‘Race for a Reason’ Celebrates Its 20th Year
By SHAWN RINE
WHEELING — Like everyone else, Ron Green finds it hard to believe. What started out as a way to honor his late sister, Debbie, has turned into something even Green couldn’t have imagined.
At 7 p.m. on Saturday, the Debbie Green Memorial 5K Run/Walk for Leukemia will go off in Wheeling. It will do so for the 20th consecutive year.
”It’s wild that’s it’s been 20 years already,” Green, the race director, said of the race that starts and finishes at the Wheeling Heritage Port. ”It seems like it was just yesterday (it started) in some ways.
”When you look back, I think about where I was then and where it is now and how far it’s come. Some of the top runners in the world are coming to race for a reason.
It’s not by stroke of luck that the ‘Race for a Reason’ has become so popular both locally and elsewhere. After all, it’s been named one of the top 100 5Ks in the world by mybestruns.com. Green pours his heart and soul into the event, beginning to work on next year’s festivities as soon as the current one concludes.
But it’s a labor of love.
”I spend a lot of time on it and sacrifice. I make time in my schedule,” Green said. ”I deal with a little less sleep and I get stuff done that way.
”But I haven’t tired or bored of it. We’re always thinking about what we can do to make it better.
”If it ain’t broke, don’t fix it. And we sure aren’t broke.”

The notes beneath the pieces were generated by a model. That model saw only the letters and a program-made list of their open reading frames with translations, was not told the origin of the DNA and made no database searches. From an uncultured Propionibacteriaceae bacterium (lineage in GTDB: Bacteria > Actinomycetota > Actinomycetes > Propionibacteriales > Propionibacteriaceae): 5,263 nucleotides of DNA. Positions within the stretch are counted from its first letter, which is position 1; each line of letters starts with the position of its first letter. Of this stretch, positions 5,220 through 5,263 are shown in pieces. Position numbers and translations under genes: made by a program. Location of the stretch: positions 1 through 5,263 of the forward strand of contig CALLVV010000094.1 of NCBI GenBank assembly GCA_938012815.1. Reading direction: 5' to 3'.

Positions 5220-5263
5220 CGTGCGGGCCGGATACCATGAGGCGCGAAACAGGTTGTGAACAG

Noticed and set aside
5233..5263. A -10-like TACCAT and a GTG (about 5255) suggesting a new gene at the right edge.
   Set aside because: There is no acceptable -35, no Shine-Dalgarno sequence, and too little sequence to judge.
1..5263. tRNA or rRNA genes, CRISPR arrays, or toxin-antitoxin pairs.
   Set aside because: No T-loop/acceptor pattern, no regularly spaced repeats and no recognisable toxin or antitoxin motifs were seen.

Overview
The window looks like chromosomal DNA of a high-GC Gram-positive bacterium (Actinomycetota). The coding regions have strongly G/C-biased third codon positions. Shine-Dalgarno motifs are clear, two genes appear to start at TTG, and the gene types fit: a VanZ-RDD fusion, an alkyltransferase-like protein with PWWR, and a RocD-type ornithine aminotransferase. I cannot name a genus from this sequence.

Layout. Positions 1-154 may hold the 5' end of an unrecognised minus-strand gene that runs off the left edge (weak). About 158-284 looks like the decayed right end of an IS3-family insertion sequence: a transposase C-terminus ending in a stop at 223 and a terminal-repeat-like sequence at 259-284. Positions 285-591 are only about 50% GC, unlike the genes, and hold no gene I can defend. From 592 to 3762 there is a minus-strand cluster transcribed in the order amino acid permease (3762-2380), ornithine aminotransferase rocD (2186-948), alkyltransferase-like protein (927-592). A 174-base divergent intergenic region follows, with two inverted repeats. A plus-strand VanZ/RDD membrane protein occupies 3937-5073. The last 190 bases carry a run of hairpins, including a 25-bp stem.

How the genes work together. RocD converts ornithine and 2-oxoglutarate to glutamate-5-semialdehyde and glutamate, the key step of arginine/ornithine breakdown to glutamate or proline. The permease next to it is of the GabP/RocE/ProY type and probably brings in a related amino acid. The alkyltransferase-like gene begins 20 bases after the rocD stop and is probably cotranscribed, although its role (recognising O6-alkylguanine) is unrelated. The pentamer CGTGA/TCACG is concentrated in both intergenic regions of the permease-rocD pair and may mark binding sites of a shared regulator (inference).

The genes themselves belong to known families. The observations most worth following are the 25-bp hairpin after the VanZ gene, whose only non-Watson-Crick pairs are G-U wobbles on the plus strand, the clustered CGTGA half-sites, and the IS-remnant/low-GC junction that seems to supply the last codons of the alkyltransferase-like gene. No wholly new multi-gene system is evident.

Throughout it’s 20-year history, the Debbie Green race has gone from what started as the dream of one man, to a family affair. That, along with meaning of the race, which is to help local individuals 36 to date — who are battling cancer by any means necessary, annually makes this a special weekend.
”It just became a part of me and my family’s life. My kids and my wife have been supportive,” Green said. ”They are included in a lot of stuff.
”I am trying to move my boys into positions so they can have some leadership and learn what it means to be responsible.”
Many things have taken place during the life of the race, but one constant remains: its meaning.
”That is the best part of this for me, is getting to pay tribute to my sister and helping out the people in the valley like they helped us out in 1972,” Green said of the year Debbie passed away. ”Whether it just being an ear to listen to or someone to give advice, that is what I am most proud of.
”I have a great committee and two great assistant directors in George Macek and Terry Whitecotton.
”It’s come natural to us.
”It’s never been about me. I know I have thrust myself into the spotlight, but somebody had to. That has been something that has been pretty unique.”